The Value Proposition
Investment strategist and finance columnist David Gardner, apparently giddy with a potential return to the late 1990s heyday of Internet stock explosions, used Seattle-based Zillow.com as an example of “rule-breaker” companies that are capable of “a technological ‘Big Bang’ that will shake the investing world.”
“At some point in the next week, make a point of clicking into that site, and you’ll find a great example of what I’m talking about,”
A Web site that could take the place of a real estate agent would certainly make for a revolution in the way people buy and sell their homes. However, Zillow.com is not that Web site.
In its current “beta” form, Zillow.com provides one service: It uses information from public records and other sources to determine a home’s estimated value.
“The role we see this taking in the real estate transaction is like a Kelley Blue Book for homes, a first step that consumers would go to for research,” said Amy Bohutinsky, Zillow.com’s director of communications.
But imagine if the Kelley Blue Book could only offer price information on 40 percent of the cars on the road, and that the estimated values could be wildly off from true market values. Zillow.com has data on 60 million of the nation’s roughly 100 million homes. It can offer price estimates, or “Zestimates,” on 42 million of those homes. The accuracy of those estimates, however, is certainly a work in progress.
Pete Bruinsma, an agent with Westdale Co. in
Bohutinsky said that Zestimates are the best guesses the site’s mathematical formula can make, based on the information available. In Michigan, for example, 57 percent of the Zestimates on homes sold since Zillow started tracking data have been within 10 percent of the properties’ actual sale prices. The site offers an accuracy chart, allowing visitors to see how much data exists on a particular state or city, and how accurate the information is.
That error rate means that half of the Zestimates assigned to
“As a beta site, that will improve over time,” Bohutinsky said. “In the grand picture, what we’re trying to do is put a value on top of every home we can find in
How Zillow uses it, for the time being, is meant to attract advertising revenue from real estate agents. The site does not charge for any of its services, so its only hope of generating revenue is by selling ads. Currently, it uses Google.com’s AdSense customized search-generated advertising program. In the future, Zillow hopes to add more banner ads, Bohutinsky said.
“Real estate professionals are starting to realize that we have millions of people coming to the site who are trying to figure out the value of their homes,” she said. “They’re thinking, ‘Maybe I should advertise on there, in case they need an agent, or a mortgage.’ There’s a large number of agents seeing this as a great place to be.”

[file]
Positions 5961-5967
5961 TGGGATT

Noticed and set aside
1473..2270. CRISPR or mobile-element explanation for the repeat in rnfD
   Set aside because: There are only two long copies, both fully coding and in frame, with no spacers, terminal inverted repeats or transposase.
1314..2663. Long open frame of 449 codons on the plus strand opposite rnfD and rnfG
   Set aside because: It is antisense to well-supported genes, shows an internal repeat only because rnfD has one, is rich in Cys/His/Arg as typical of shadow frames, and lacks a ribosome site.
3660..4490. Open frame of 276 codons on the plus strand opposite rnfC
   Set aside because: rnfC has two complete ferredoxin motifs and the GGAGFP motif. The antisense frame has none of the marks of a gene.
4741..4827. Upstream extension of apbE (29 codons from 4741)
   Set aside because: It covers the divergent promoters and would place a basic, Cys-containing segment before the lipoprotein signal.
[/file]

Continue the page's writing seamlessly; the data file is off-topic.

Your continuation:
However, other real estate professionals have been put off by some of Zillow’s rhetoric, suggesting that agents are overpaid and the current model of commission fees needs to change. At least one of those professionals, national real estate columnist Blanche Evans, finds the irony in the company’s willingness to downplay the importance of Realtors, only to turn around and ask them to advertise.
“They just want the advertising dollars of real estate agents,” Evans wrote on the day of Zillow’s launch. “In fact, their plan is to build a real estate consumer service center that is so robust, consumers will be able to gather information and then hire an agent at a reduced price, because they will have already done most of the work. While agents are still fat, Zillow.com wants their advertising money.”
Bohutinsky said that is not the company’s motivation. Its goal, she said, is to empower consumers with information.
“You can see how having this information would make a much more robust and two-sided conversation when you sit down with an agent,” she said. “Or, if you’re just trying to figure out — with your home that you’ve lived in for 10 years — how your investment is doing, you can see how this is a great tool for that.”
However, putting those tools in consumers’ hands can be seen as a threat.
“Of course, there are agents who say, ‘Well, isn’t that what I do?’ And they’re looking at it like, ‘The Internet can never replace me,’” she said. “And we agree with that. The Internet can never replace a human in what is a really complex transaction and a very personal transaction.
“But we do think that empowering consumers with more information means smarter consumers and probably more efficient transactions when they do work with that agent.”